This article originally published in The Northern Daily Leader on 13 September 2014.
We recently had a meeting with a potential new client who was interested in our firm’s services. During the discussion Steve (not his real name of course) related a story of how he invested some money many years previously through a local stock broker. It was around $50,000 in a number of ‘blue-chip’ shares. Soon after the money was invested, and unbeknown to the broker, Steve started buying and selling the shares that had originally been purchased. The stockbroking firm on the other hand, would regularly send Steve a quarterly report theoretically showing what the shares were now worth and how they had performed. Of course the report bore little resemblance to reality, as Steve had bought and sold the shares many times over. Over the course of the years, Steve managed to turn his $50,000 into a healthy portfolio of around $500,000, mostly through jumping in and out of somewhat speculative shares. And all the while the quarterly reports from the stockbroker kept arriving, showing how the now fictional portfolio had performed.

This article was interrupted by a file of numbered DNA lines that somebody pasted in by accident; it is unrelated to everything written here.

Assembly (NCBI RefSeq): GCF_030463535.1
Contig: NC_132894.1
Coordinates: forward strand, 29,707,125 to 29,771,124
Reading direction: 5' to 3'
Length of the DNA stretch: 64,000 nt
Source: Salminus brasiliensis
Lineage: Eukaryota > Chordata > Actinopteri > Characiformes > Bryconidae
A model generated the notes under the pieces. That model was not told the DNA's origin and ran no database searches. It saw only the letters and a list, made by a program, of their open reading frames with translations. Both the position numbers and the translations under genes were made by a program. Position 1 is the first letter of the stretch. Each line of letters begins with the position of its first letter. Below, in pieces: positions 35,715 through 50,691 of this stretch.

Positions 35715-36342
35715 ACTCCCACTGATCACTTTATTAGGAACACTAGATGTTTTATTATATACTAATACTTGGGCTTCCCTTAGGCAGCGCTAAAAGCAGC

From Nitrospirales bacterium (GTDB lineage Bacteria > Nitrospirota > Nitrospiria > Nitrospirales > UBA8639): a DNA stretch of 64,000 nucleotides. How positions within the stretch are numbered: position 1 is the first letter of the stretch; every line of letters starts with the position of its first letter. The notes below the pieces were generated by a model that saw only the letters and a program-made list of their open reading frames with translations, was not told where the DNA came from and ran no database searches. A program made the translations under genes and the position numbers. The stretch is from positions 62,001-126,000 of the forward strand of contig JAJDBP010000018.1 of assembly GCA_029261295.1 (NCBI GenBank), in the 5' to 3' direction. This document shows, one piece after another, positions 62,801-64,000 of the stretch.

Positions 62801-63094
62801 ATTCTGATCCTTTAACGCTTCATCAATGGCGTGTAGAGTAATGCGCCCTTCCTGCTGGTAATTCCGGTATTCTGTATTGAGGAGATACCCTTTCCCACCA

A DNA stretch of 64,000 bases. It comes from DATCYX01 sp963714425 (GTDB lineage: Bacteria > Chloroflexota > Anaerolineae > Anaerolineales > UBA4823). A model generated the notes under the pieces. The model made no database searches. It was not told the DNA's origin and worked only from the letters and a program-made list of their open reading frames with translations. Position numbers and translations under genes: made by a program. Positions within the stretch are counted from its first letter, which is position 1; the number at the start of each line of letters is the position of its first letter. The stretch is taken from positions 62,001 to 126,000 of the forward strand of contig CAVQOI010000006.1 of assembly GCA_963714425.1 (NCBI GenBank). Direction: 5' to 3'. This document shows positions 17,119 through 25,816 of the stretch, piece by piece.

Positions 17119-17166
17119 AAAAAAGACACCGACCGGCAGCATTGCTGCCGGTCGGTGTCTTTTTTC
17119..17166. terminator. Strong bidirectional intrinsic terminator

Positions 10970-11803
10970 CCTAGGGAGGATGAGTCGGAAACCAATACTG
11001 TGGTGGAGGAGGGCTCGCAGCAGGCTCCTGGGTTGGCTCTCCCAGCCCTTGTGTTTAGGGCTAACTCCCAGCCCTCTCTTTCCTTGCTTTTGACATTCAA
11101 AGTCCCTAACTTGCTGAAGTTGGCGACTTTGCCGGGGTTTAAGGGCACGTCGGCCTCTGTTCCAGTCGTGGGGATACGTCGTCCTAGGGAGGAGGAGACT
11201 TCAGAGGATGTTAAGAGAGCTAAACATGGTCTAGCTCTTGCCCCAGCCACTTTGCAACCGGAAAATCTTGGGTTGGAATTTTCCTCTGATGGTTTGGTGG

Eventually Steve made a few bad investment choices and ended up losing all the money that had been invested. From $50,000 to $500,000 and then to $0. And in the background the stockbroker was still sending the quarterly reports showing what the initial investments were now worth. By the time someone at the broking firm realised that they had been sending out reports for a portfolio which didn’t exist, it was nearly fifteen years later. The money had well and truly been lost, but guess what the value of the fictional portfolio was showing? Based on reinvestment of any dividends, the portfolio was supposedly worth around $1.5 million. So if Steve had simply forgotten about his initial investment and had rung his broker up fifteen years later, he would have found out he was a millionaire.
I tried to replicate this myself, using an imaginary $10,000 investment in each of Woolworths, BHP, Wesfarmers and CBA at the start of 1994, twenty odd years ago. If you had reinvested any dividends since then, your $40,000 would now be worth around $770,000. That’s an annual average return of just under 16% for twenty years. So while everybody else worries about wars, recessions, global financial crises, market collapses, bank failures, mining and housing booms and busts, you could have simply and happily collected your average annual return of 16%. No stress, no fuss. Of course, if those four shares had been more like ABC Learning and HIH and less like CBA and Woolworths, the outcome would have been very different. But still, it makes you think, doesn’t it?